Falconry on the plateau with Peter Kipp
By MANDY MURRY
A once nomadic survival practice in the arid Arabian desert some 4,000 years ago, the art of falconry has crossed the globe as both a sport and a vessel for environmental appreciation. For more than 40 years, local Master Falconer Peter Kipp has taken his birds to schools, camps, assisted living communities, libraries, and other public venues, sharing his passion for the sport and the connection between falconry, the environment and healthy ecosystems. Today, Kipp is able to take small intimate groups out to learn about falconry and its environmental connection.
The history of falconry is disputed among historians and falconers. There is reason to believe that falconry began as early as 12,000 years ago. Human remains found in the Fertile Crescent, where modern-day Syria and northern Turkey are located, have been associated with mass quantities of hawk and eagle bones, suggesting this man-and-animal relationship existed prior to that of the horse-and-human relationship.
The ancient technique has played a major role in the saving of critically endangered bird of prey species and the rehabilitation of sick, injured, and abandoned birds of prey. Kipp was licensed for raptor rehab back in the early 80s and was a volunteer and consultant on the reintroduction of the Peregrine Falcon on Whiteside Mountain near Highlands in 1987. Many falconers such as Kipp are devoted to the conservation and protection of our air, water, wildlife and habitats. Kipp’s friend, mentor, and colleague Jim Fowler of Mutual of Omaha's Wild Kingdom is a prime example of that.
Accordingly, some of the world’s earliest known avian conservation laws, as far back as the 14th century, were established for the protection of prized falconry species. Drawing on this centuries-long legacy, falconers are now looking to their practice to not only protect and foster wild raptor populations but to protect and foster the habitats where they thrive.
The techniques for trapping and training birds of prey are thousands of years old and what Kipp calls time-tested. They have worked for thousands of years, and they will work for thousands more. Falconry is a practice with an historic impact on mankind, complementary to the impact of horses and dogs, only these birds of prey cannot be domesticated, which means they are acquired from their natural habitat or captive bred. Falconers have a connection to and understanding of the environment and thus recognize the natural capabilities of falcons, hawks and other birds of prey.
At the age of eight, Kipp stood eye-locked with a blood-red-eyed Northern Goshawk in the forest of his family’s Connecticut property. The raptor, protecting a nearby nest, made all sorts of commotion to ward him off, but Kipp, in awe, stood steadfast. With encouragement from his father, the two pulled Birds of America and Encyclopedia Britannica off the shelf to look up the bird and falconry, and that was it for Kipp. Falconry became his calling and lifelong passion. At 12, Kipp caught his first red-tailed hawk from the wild, a ritual of becoming a falconer, and he has never looked back. Kipp now has 52 years of training and experience and is a sought-after educator in the field.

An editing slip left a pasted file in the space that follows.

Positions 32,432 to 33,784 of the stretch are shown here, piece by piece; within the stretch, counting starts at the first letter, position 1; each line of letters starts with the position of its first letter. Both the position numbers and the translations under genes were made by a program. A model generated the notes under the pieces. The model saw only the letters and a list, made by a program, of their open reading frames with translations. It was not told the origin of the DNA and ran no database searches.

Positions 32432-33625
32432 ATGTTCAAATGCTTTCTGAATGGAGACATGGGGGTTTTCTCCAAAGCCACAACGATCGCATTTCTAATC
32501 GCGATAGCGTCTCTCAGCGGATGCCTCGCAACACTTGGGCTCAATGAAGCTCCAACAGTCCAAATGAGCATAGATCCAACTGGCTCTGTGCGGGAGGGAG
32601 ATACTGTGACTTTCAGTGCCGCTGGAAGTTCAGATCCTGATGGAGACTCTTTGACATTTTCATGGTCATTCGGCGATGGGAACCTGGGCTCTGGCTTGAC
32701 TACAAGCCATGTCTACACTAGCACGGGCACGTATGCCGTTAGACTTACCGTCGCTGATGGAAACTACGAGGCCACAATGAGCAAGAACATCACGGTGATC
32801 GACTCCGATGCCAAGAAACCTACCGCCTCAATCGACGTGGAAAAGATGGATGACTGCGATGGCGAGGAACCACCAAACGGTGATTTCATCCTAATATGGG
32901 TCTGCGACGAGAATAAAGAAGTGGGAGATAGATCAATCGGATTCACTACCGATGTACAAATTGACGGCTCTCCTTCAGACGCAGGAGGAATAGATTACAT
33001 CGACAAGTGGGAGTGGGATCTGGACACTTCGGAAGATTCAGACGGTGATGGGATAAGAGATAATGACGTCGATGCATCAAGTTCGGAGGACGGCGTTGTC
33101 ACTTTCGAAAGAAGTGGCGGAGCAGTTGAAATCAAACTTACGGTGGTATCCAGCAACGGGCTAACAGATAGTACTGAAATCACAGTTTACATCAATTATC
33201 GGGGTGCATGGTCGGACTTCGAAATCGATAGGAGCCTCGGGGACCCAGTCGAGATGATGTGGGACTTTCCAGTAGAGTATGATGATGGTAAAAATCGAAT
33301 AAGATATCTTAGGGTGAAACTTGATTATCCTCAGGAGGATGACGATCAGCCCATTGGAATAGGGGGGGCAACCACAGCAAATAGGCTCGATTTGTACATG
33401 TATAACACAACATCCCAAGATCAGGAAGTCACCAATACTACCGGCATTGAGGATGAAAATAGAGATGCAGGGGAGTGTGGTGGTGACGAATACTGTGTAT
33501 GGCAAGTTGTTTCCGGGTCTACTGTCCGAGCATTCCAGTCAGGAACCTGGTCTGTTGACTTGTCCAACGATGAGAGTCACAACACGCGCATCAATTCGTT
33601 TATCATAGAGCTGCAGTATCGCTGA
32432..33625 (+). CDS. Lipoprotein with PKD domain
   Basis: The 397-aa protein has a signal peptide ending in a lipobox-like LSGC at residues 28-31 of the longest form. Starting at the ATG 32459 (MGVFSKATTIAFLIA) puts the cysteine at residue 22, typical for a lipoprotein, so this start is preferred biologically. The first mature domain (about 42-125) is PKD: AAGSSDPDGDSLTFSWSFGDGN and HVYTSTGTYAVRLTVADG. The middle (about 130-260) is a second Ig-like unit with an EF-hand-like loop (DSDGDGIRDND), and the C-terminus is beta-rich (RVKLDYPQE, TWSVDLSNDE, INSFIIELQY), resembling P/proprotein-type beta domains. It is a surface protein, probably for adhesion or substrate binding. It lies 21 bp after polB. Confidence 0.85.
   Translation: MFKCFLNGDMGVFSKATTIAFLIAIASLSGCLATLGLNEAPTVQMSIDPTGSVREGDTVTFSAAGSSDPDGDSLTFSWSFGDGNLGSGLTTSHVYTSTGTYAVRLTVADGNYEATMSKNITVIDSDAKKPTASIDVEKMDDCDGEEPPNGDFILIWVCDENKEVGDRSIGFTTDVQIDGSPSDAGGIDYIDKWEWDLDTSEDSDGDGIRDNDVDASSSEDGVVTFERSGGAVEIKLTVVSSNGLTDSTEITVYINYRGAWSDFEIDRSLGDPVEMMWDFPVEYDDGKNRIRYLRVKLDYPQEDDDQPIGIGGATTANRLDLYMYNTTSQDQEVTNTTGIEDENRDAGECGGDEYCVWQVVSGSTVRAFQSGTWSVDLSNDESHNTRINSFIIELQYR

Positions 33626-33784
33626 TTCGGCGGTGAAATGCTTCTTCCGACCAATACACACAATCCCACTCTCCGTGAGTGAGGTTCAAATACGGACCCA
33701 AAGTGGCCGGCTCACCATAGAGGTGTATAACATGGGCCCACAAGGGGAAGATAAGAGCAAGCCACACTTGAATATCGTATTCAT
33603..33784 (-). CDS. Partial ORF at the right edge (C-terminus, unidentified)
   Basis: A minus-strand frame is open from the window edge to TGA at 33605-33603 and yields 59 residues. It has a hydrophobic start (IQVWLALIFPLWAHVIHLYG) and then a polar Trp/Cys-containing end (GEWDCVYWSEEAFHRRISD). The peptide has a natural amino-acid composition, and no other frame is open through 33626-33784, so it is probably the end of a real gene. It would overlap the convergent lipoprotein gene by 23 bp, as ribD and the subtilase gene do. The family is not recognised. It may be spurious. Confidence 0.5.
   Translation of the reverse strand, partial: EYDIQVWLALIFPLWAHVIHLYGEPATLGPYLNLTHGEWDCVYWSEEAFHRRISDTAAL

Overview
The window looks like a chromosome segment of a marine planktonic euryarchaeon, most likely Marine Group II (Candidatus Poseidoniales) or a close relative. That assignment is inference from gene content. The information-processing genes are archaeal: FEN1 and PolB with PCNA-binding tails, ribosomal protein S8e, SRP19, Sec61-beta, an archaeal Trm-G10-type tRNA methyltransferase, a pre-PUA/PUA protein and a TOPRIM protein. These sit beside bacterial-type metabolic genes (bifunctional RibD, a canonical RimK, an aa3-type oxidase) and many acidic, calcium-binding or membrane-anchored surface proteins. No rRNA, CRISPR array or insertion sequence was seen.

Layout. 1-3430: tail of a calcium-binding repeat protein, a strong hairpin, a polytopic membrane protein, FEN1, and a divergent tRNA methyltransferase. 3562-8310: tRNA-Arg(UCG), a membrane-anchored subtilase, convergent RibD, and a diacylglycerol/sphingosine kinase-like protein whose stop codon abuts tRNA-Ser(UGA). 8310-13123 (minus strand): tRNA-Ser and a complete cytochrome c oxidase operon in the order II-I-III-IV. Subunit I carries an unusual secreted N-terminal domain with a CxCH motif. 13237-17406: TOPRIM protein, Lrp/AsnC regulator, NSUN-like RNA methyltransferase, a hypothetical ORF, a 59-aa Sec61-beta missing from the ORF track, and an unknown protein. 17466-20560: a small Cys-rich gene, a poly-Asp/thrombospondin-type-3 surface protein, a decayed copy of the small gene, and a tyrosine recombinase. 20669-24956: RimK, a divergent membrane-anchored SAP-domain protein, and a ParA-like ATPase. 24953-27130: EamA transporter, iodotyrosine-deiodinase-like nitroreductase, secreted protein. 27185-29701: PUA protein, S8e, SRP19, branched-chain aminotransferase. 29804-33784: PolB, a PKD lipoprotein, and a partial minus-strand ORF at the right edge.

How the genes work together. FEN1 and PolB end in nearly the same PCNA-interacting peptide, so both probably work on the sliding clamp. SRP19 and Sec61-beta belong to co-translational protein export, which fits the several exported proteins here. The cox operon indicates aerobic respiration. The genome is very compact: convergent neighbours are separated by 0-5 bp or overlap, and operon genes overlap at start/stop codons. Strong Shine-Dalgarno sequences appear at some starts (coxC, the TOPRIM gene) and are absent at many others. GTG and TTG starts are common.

Falconry is not so much about a successful hunt as it is about a successful flight, which is a direct result of the training process. Falconry is a practice, each flight its own accomplishment and learning experience. It takes patience, time and education. It is an act of love, an act of “harnessing the wild,” which Kipp has been doing for decades on the plateau.
Peter and then falconry apprentice Jeff Curtis of Curtis Wright Outfitters started Curtis Wright Falconry in 2014, one of only 20 or so outfits in the United States federally licensed for falconry education. Jeff is now a Master Falconer as well, and both offer a unique experience to get up close and personal with these incredible beauties.
During an outing, one can expect a magical experience working with the winged ones and a glimpse into a mystical tradition and working relationship between man and animal. Many of Kipp’s clients use the words magical, spiritual and healing. I have had the opportunity to experience this great adventure. Having a raptor take flight and return to your arm is such an incredible moment. Words cannot express the royalty of this sport or how it feels to lock eyes with such a creature. Understanding is experiential.
“In nature, everything is interconnected and interdependent,” Kipp explains. “Nature is a wonderfully perfect place, and all things have a purpose. Hawks are cool, falcons and eagles are cool, and we use all those in falconry, but they are no cooler than a cricket, snake, mouse or tree. The Predator/Prey relationship is one of the most important relationships as only the fastest, strongest and smartest escape the predator. Therefore only they reproduce, keeping the integrity of the gene pool of the prey species at its highest level.”
Kipp challenges people's preconceived notions of animal intelligence and sentience. Each bird is unique and extremely intelligent, with its own likes, dislikes, and idiosyncrasies - not so very different from us.
Falconry has taught Kipp many things but the most important lesson is a love for all creatures great and small, and a desire to share that love.
Master Falconer Peter Kipp
Master Falconer Jeff Curtis